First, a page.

Last month, most of those trying Emefiele for allowing the naira to sink all mopped up millions of dollars in the parallel market to buy votes during the primary elections. That heinous crime plunged the exchange rate of the naira from N580 to N610 to the dollar within one week.

If the politicians had sourced their bribe money from the official window, they would have had to document what they were raising the forex for. That would have ended all of them in prison.

Emefiele is in a precarious situation. He met the naira at N199 to the dollar and watched it depreciate to N710 within seven years. He takes a huge responsibility for the shameful showing of the naira.

However, he alone cannot be blamed for the catastrophic performance of the naira. The downfall of the naira started in May 29, 2015 when President Muhammadu Buhari spent six months trying to form a cabinet. The six months of cluelessness was marked by massive depreciation of the naira as foreign investors flocked out of the rudderless economy thus forcing the naira to plummet from N199 to N300 to the dollar. Emefiele had no hands in the events of the six eternal months of catastrophic economic indecision.

Besides, Nigeria has a penchant for importing even the goods it can conveniently produce. Consequently, Nigeria maintains an atrocious balance of trade with a calamitous ratio of 87 to 13 in imports and exports respectively.

Corruption has crippled Nigeria’s four refineries forcing it to import all the refined petroleum products it consumes. Nigeria spends close to $10 billion annually on refined petroleum products imports.

Food imports contribute immensely to the depreciation of the naira. Nigeria spends well over $15 billion annually on food imports as it depends on peasant farmers for 70 per cent of its food supply. Little concerted effort is being made to switch to mechanised farming.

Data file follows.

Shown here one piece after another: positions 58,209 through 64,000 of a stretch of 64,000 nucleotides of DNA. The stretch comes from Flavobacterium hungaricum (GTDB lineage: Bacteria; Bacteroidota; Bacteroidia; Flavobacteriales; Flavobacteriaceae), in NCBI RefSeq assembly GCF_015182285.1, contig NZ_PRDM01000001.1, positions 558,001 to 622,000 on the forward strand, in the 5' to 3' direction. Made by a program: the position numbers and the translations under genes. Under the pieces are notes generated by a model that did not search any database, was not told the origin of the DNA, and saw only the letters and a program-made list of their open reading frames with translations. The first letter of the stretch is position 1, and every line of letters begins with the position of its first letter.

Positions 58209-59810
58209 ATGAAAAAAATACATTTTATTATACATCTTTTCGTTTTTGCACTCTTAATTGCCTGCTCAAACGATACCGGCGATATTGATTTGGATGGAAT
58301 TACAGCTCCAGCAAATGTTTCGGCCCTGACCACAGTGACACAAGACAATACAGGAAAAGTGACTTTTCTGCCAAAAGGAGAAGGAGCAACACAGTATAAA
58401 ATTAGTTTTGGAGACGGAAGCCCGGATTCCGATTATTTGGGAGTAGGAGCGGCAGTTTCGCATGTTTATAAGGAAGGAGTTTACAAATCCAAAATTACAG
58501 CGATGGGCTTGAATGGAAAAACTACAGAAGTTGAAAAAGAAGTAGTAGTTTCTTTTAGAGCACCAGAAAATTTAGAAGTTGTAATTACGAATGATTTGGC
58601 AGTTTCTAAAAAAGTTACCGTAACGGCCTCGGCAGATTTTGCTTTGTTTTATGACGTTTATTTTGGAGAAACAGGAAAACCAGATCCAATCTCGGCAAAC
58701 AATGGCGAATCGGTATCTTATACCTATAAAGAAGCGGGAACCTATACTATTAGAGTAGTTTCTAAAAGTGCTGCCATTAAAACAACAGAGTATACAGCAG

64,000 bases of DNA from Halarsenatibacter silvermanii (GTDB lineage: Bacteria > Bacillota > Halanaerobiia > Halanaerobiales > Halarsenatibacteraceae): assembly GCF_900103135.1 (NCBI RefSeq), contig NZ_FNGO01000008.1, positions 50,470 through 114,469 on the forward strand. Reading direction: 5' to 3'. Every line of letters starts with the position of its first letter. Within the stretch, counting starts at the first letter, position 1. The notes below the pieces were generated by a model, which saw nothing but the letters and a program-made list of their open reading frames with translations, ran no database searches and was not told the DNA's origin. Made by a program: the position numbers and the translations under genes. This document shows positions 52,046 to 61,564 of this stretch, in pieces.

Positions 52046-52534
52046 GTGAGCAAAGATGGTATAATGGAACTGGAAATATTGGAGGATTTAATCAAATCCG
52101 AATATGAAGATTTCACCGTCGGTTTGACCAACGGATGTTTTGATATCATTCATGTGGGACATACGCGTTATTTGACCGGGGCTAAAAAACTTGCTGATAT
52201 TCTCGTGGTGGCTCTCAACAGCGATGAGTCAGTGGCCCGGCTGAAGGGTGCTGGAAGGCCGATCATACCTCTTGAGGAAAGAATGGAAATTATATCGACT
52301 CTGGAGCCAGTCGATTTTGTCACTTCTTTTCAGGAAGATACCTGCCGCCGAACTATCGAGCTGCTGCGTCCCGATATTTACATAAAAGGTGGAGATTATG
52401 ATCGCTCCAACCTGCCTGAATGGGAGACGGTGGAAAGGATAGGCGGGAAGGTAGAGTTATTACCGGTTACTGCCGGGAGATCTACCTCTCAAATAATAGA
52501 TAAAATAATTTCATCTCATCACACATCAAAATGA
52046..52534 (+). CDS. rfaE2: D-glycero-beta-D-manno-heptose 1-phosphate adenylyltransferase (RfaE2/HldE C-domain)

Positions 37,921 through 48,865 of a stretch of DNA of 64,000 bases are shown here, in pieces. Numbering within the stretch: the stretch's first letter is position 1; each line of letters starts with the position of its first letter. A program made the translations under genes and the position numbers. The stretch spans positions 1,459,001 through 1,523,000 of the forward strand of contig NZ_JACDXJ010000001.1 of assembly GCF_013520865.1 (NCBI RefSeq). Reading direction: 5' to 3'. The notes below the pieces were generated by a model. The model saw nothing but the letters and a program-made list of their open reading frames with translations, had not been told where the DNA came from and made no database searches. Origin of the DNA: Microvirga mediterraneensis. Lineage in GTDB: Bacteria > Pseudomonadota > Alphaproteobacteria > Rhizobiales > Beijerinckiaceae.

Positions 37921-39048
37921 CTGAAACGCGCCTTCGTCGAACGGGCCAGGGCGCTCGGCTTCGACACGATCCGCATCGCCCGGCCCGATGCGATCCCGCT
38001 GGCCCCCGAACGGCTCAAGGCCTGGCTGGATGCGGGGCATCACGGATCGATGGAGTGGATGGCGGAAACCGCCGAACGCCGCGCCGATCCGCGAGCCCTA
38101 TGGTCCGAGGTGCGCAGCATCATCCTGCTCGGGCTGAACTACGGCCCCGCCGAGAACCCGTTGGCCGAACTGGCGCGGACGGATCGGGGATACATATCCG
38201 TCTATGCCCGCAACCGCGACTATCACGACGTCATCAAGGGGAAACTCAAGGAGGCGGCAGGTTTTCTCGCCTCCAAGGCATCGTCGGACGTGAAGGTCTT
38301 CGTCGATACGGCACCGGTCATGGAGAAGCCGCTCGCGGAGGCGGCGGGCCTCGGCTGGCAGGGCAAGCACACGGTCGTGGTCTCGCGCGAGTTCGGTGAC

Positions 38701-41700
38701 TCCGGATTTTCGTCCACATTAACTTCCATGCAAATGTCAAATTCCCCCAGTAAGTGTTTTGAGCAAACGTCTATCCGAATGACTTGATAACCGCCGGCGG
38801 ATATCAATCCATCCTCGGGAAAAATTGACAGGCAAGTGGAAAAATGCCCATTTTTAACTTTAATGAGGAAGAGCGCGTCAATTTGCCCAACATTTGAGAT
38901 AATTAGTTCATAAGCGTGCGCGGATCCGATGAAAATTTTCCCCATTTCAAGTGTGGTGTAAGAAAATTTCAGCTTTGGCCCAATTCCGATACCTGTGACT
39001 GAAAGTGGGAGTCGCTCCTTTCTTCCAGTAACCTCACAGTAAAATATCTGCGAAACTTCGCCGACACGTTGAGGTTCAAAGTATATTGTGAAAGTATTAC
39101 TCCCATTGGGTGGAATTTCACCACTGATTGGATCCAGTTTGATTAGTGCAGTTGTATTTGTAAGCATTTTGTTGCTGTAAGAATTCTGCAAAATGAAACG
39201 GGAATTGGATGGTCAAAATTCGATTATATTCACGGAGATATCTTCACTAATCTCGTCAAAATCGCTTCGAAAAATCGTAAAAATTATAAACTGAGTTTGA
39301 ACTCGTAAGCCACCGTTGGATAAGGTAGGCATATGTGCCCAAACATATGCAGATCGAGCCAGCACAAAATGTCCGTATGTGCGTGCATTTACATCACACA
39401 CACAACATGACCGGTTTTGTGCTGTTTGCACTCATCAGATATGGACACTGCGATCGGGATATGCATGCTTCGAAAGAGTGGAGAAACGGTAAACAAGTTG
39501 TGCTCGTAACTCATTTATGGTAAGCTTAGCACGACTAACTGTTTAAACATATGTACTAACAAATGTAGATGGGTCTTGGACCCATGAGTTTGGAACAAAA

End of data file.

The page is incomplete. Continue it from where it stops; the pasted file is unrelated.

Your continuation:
Nigeria’s failing education system where students spend five to six years for four-year courses because of incessant strike by university teachers, is a huge incentive for education tourism which sees Nigeria spending $2 billion yearly on students studying abroad. It exerts a lot of pressure on the naira.

Besides, despite its gargantuan appetite for imported goods and services, Nigeria is grossly incapable of generating forex. Even with oil price deep in triple digits, Nigeria is making very little from crude oil sales because it is the world’s headquarters of crude oil theft.

About 500, 000 barrels of crude oil is stolen daily, leaving the country toiling to export just 1.3 million barrels per day despite OPEC’s allocation of 1.8 million barrels per day. Like the failure of the four refineries, corruption has taken the federal government to the battle against crude oil theft with its hands tied to the back. Crude oil thieves are not spirits. Top government officials know them. Ironically, the thieves are simply indispensable. Government cannot clamp down on them.

Emefiele has the misfortune of being the CBN governor at a time the naira depreciated calamitously to N710 to the dollar. That is because the monetary policy instruments in his arsenal proved incapable of stabilizing the Nigerian currency.

However, most of the blame for the misfortune of the naira can be traced to insecurity, corruption and the fiscal rascality of the federal government rather than the impotence of CBN’s monetary policy instruments.

Related content you may like